Why do most TANSU appear so plain and simple? Walter Gropius half jokingly quipped that Japanese inspired design was more Bauhaus then his Bauhaus. In approaching this enigma, we need to consider both Japanese history and culture.
Upon arriving in Tokyo almost 50 years ago, I was taught an adage and told I’d best not forget it: THE NAIL THAT RISES ABOVE OTHERS WILL BE HAMMERED DOWN. True in 1964, the proud year of the Tokyo Olympics. True today, one year after the devastating Tohoku Tsunami. Though feudalism “officially” ended in 1864 with the Meiji Emperor’s invalidation of the Samurai system after 700 years, the spirit of Japan is still rooted in balance, diffidence and an esoteric decorum. Of course there are exceptions, but from my most recent visit less then one month ago, I can attest that still one of the most frequently heard slights heard against an impropriety is: THAT PERSON DOESN’T KNOW THE RULES.
From 1185 until 1864, Japan was structurally a feudal society. The class into which you were born was where you stayed your whole life. Though not free to be a self determining “individual”, there was security in knowing the responsibilities and obligations implicit to your position as a Japanese. In the land of Samurai power, law was subordinate to the arbitrary will of a man wearing two swords who might object to the cut of your clothes. Knowing the” rules”, choosing your words carefully, and keeping a “low public profile”, were essential to survival. If you were a no body, your head might become detached. If you were a some body, you could be “invited” to commit suicide. Being surrounded by well made but unobtrusive possessions became a predisposition in its own right over time.
Though flexible case construction based upon variations of mortise and tenon joinery derived from architecture continued from the Edo Period, several innovations introduced from overseas made it now possible to individualize stylistic appearance.
Because Japan has a distinct rainy season, effective drying of wood to be used by TANSU craftsmen has always been a challenge. The introduction of precisely controlled heat kilns to supplement air drying made it now possible to cut wood thinner and thus save on the cost of material. Further, craftsmen found that animal hide glues as used in Europe and America were far superior in reliability to the indigenous fish glues traditionally used. Now, beautifully figured but inherently unstable hard wood burls could be safely glued to straight grained wood of like species without fear of warping or worse.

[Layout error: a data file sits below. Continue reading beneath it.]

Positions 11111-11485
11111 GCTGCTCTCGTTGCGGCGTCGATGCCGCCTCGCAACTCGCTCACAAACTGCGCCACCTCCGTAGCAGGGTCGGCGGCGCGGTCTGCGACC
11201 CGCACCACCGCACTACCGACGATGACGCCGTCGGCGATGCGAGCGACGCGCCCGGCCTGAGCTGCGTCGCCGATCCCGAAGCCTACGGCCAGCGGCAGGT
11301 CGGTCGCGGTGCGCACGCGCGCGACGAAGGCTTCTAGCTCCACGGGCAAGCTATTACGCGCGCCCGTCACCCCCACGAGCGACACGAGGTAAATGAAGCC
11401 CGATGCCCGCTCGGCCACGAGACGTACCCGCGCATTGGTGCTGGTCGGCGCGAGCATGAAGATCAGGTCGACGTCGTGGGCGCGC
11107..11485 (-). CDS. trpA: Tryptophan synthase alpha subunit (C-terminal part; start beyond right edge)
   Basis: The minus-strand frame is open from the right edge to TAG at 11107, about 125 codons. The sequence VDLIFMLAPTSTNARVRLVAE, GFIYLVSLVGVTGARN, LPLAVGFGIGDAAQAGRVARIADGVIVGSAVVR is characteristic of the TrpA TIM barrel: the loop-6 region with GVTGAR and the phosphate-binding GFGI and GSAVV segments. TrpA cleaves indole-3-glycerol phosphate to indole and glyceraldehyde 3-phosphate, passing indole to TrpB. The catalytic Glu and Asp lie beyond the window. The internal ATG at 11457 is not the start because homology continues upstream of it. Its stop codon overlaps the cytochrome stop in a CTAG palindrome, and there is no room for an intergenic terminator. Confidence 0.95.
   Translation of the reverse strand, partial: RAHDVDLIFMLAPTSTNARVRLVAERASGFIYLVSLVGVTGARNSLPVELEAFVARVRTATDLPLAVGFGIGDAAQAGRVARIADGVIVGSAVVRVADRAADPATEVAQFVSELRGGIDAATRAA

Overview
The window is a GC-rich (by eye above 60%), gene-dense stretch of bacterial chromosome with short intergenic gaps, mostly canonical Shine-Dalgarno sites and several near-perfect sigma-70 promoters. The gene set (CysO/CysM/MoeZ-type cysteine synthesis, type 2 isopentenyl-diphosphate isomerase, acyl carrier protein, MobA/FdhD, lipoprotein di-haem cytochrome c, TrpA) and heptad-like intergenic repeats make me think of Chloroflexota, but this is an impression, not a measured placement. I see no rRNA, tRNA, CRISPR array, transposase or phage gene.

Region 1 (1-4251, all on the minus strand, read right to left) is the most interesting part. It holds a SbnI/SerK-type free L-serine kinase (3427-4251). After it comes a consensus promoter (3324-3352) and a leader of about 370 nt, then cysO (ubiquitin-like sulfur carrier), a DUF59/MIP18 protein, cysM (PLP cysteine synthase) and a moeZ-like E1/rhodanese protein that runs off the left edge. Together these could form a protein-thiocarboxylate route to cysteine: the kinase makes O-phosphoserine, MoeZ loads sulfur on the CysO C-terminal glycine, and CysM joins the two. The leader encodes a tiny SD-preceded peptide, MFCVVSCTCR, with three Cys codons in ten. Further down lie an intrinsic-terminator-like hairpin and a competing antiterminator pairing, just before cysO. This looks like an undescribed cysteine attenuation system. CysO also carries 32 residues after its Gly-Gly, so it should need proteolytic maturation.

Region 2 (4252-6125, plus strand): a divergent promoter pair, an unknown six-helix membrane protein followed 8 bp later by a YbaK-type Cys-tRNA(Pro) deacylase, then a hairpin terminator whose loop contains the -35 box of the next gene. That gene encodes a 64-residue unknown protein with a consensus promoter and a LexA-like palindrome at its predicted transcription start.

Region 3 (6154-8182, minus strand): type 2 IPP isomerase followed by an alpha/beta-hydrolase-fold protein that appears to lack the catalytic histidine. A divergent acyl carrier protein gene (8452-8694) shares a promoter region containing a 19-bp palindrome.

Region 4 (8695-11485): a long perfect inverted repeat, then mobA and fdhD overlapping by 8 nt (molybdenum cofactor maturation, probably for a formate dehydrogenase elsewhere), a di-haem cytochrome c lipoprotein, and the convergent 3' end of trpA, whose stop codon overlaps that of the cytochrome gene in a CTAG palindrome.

Prior to the introduction of iron sheet pressing in the early days of Meiji, all iron plate had to be pounded from ingots and cut to shape with chisels. This tedious, expensive process, per force, limited the range of hardware options for TANSU. With pressing rather then pounding, sheeting could now be made thinner and cut with shears, achieving both an economy and design diversity. Although the application of clear lacquer over a properly prepared stained wood surface to achieve an admirable translucence using a technique known as KIJIRO NURI was well known in Edo, it was expensive and discouraged for use by non Samurai. With the growth of affluence and the fading of class barriers in Meiji, another technique that could achieve a comparable result by mixing lacquer with oil at considerable savings, further tempted the emerging middle class.
In accessing the quality of Japanese cabinetry, I would ask that you look beyond the ornamental. A comparison with the ethic and workmanship of the 19th century American Shakers is appropriate. For both cultures, form was primarily determined by function. Simplicity, balance, utility and durability were shared characteristics. In their specific approaches to materials and techniques, both cultures relied upon local woods, avoided decorative joinery and shunned veneers in favor of the honesty of solid woods. In terms of utilization, the Shaker tendency to build case pieces into the room structure, use structural "dead space" for storage and leave floor spaces open, is paralleled in the 19th century only in Japan.